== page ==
Assad: Expect Armed Resistance 11/15 06:29
Syrian President Bashar Assad said in remarks broadcast Friday that the
American presence in Syria will lead to armed "resistance" that will eventually
force the U.S. troops to leave his country.
DAMASCUS, Syria (AP) -- Syrian President Bashar Assad said in remarks
broadcast Friday that the American presence in Syria will lead to armed
"resistance" that will eventually force the U.S. troops to leave his country.
Assad spoke in an interview with Russia24 TV and Rossiya Segodnya news
agency saying Americans should remember the wars in Iraq and Afghanistan and
that "Syria will not be an exception."
U.S. officials said this week that Washington will leave about 600 troops in
Syria to fight the Islamic State group. That followed President Donald Trump's
decision last month to withdraw the bulk of roughly 1,000 American troops from
Syria, drawing bipartisan condemnation.
Earlier this month, Turkish President Recep Tayyip Erdogan told Trump that
he intended to carry out an operation to clear the Turkey-Syria border of
Syrian Kurdish fighters who fought side-by-side with U.S. troops in beating
back IS fighters in northeast Syria. Ankara considers the Syrian Kurdish
fighters terrorists linked to a Kurdish insurgency within Turkey.
After Turkey began an invasion on Oct. 9, capturing dozens of Syrian towns
and villages and displacing tens of thousands of people, Kurdish fighters then
turned to the Syrian government for protection.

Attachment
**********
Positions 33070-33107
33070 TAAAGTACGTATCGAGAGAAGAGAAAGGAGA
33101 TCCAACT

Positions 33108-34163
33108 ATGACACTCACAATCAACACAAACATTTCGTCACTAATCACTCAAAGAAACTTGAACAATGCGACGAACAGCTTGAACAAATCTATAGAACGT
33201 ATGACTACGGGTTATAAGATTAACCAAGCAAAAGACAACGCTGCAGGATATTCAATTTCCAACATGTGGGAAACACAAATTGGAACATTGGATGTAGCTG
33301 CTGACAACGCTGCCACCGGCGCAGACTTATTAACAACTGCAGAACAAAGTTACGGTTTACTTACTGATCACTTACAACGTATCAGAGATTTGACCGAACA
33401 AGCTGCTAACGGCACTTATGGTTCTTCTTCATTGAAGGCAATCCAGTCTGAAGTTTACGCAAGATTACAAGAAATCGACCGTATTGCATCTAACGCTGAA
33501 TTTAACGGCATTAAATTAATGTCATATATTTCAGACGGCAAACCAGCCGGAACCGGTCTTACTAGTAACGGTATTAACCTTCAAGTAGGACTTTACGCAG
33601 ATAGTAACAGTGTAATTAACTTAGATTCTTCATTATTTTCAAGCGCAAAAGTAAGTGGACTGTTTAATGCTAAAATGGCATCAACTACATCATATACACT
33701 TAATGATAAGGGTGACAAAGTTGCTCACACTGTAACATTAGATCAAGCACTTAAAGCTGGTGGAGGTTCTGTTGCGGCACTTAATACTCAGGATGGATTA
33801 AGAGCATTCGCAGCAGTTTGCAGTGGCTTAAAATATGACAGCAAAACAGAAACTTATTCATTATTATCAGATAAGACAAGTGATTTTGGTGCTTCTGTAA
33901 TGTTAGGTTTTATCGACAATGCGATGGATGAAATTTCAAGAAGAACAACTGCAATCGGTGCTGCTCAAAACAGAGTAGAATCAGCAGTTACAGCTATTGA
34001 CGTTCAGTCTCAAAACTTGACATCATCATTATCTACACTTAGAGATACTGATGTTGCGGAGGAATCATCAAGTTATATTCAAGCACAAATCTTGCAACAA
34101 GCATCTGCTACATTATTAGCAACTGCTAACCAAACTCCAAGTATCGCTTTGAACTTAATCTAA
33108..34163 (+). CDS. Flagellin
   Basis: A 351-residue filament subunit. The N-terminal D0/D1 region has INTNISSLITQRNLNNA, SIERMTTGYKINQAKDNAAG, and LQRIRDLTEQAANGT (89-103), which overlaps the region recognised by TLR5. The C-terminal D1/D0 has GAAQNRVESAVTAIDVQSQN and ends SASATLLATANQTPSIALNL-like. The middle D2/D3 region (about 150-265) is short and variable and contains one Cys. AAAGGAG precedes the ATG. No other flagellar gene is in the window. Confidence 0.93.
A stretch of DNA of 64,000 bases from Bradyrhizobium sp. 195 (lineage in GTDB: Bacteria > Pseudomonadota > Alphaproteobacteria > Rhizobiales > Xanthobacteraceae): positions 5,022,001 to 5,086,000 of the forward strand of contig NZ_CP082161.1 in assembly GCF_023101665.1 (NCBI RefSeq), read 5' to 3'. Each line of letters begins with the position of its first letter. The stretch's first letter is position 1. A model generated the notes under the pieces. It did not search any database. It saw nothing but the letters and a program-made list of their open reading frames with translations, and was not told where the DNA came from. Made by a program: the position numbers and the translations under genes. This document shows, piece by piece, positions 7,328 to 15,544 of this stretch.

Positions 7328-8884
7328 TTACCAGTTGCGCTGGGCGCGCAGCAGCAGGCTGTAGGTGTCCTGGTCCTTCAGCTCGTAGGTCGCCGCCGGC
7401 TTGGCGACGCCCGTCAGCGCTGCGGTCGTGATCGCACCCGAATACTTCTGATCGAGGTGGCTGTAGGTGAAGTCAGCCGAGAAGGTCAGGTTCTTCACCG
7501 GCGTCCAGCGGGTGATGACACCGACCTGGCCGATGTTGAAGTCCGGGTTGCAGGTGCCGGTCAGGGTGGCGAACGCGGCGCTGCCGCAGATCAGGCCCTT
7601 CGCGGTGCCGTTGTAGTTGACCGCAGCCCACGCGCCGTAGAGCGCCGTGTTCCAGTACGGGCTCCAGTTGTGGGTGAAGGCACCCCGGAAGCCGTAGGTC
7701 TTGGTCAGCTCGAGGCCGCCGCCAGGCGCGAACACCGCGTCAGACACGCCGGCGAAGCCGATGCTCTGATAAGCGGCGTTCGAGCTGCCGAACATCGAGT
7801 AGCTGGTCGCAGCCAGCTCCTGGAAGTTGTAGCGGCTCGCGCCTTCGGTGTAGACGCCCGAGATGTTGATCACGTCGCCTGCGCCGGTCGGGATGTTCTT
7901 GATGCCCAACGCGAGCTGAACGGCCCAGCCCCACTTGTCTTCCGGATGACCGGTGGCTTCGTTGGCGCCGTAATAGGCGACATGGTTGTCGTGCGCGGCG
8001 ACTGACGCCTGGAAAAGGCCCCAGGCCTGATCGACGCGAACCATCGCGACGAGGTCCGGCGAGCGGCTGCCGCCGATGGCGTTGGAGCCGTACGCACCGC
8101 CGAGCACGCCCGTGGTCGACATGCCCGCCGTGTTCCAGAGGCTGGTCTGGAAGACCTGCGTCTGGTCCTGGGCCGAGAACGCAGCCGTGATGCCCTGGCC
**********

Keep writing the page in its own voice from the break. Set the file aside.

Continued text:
Assad subsequently sent troops to areas near the Turkish border, under an
agreement reached between Russia and Turkey.
"I have always said that an occupier cannot occupy a piece of land without
having agents in that country, because it would be difficult for them to live
in a completely hostile environment," Assad said.
"The American presence in Syria will generate a military resistance which
will exact losses among the Americans, and consequently force them to leave,"
said Assad, whose troops are backed by Russian forces.
"Of course, we are not contemplating a Russian-American confrontation, this
is self-evident, and it doesn't serve neither our interests, nor the Russians
nor international stability," he said. "It is dangerous."
Under another deal reached last month between Turkey and Russia, Syrian
Kurdish forces withdrew from almost the entire northeastern border from the
Euphrates River to the Iraqi border.
Russian and Syrian government forces began moving immediately to ensure the
Kurdish fighters pull back 30 kilometers (20 miles) from the border, and
Turkish and Russian troops began joint patrols in the area.
Assad said the Russian-Turkish agreement regarding the withdrawal of the
Kurdish-led Syrian Democratic Forces must be implemented.
"They need to withdraw because they provided the Turks with the pretext to
implement their plan, which they have been dreaming of since the beginning of
the war" in Syria eight years ago, Assad said.
He also criticized Kurdish groups seeking to set up an autonomous region
inside Syria. "We shall never accept any separatist propositions under any
circumstances," he said.